The immune reactivity to partially purified Thomsen-Friedenreich antigen was investigated in patients with lung cancer. The modified method of original leukocyte adherence inhibition test, termed superoxide assay-leukocyte adherence inhibition test, was used to detect the reactivity. The coded peripheral mononuclear cells from 34 of 50 (68%) patients with lung cancer showed a positive response to the antigen whereas in only 3 of 19 (16%) patients with benign pulmonary disease was there a reaction to the antigen.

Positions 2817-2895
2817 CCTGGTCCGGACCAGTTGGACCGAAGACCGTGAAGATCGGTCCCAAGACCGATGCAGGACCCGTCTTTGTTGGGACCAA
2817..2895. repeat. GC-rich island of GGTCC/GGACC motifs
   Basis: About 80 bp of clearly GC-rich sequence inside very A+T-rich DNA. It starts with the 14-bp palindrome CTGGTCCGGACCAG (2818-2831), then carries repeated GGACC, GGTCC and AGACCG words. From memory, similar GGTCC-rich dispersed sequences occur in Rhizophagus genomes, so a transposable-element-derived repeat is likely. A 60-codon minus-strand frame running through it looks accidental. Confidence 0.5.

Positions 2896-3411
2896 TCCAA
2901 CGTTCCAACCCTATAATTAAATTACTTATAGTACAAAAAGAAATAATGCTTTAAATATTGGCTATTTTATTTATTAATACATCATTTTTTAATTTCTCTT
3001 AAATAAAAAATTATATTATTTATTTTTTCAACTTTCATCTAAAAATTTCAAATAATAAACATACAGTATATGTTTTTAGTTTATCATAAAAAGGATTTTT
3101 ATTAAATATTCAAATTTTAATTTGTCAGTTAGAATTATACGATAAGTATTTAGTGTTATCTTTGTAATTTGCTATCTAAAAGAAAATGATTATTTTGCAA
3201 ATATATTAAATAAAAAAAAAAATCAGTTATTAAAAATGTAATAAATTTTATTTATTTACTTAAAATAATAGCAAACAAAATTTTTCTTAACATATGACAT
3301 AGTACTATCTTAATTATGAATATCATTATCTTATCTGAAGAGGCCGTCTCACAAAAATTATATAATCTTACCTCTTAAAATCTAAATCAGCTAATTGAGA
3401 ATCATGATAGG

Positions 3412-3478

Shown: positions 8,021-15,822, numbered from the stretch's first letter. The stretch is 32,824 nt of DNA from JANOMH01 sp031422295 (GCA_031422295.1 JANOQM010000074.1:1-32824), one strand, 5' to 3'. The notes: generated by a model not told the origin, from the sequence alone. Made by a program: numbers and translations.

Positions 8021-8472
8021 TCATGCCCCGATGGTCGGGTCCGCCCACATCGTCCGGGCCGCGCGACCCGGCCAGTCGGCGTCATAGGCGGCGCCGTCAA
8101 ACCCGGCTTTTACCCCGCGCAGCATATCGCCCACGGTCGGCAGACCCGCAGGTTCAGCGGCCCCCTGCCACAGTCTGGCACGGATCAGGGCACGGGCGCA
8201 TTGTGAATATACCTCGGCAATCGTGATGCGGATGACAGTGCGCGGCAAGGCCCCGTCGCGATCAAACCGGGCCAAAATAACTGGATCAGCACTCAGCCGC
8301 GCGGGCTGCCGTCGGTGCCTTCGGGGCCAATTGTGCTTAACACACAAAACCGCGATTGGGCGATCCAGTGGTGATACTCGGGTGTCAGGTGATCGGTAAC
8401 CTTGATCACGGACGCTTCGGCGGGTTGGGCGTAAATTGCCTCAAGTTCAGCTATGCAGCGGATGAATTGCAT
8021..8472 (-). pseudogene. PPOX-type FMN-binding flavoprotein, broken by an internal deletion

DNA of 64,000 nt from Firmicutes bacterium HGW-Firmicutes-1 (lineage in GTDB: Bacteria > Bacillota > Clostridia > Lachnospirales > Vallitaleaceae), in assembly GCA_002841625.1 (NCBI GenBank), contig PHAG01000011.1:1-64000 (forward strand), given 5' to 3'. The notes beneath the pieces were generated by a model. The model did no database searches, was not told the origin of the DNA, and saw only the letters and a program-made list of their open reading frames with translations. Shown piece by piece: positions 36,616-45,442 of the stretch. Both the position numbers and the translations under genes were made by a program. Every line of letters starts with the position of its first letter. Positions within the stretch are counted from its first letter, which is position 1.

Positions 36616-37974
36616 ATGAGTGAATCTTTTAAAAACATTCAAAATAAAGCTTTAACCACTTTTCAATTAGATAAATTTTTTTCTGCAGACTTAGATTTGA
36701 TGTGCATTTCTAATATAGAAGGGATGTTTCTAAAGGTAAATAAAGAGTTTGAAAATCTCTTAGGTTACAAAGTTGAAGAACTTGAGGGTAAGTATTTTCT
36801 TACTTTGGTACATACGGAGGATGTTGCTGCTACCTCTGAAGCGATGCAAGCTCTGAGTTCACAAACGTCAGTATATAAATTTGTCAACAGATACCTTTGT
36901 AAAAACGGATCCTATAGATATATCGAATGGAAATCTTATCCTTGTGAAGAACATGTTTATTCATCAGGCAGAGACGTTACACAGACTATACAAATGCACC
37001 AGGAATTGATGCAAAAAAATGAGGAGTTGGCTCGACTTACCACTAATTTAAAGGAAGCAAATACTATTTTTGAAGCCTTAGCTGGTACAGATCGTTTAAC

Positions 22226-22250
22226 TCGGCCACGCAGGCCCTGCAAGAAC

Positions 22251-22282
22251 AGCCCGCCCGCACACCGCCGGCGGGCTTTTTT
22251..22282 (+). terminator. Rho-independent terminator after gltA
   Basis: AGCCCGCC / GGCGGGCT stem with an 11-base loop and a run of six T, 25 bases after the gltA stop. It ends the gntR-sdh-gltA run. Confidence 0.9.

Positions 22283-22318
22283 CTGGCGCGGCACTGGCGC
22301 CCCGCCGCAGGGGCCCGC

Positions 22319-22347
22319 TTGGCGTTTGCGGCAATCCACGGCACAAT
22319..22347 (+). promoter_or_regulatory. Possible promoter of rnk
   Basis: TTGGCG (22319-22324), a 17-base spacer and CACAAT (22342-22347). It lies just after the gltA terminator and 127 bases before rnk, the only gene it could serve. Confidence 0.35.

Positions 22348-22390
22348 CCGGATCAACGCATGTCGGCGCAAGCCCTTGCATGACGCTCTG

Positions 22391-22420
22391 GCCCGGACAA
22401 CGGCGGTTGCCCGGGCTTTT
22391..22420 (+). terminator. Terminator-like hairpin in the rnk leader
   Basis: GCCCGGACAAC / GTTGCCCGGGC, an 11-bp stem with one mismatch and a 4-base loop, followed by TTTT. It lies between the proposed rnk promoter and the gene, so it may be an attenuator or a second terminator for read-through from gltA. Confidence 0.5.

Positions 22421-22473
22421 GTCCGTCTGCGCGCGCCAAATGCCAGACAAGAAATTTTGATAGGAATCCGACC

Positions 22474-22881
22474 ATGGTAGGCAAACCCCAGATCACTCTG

The same experiments were performed using the 3 m KCI extract of lung tumors as an antigen. In this case in 39 of 50 (78%) patients with lung cancer but in only 4 of 24 (17%) with benign pulmonary disease and in none of the breast cancer patients (0 of 17) was there a reaction to the antigen.

These results strongly suggest that patients with lung cancer are sensitized to both Thomsen-Friedenreich antigen and tumor-associated antigens expressed in cancer cells of lung tissue origin.


This study was supported in part by a grant-in-aid for cancer research from the Ministry of Health and Welfare, Japan.

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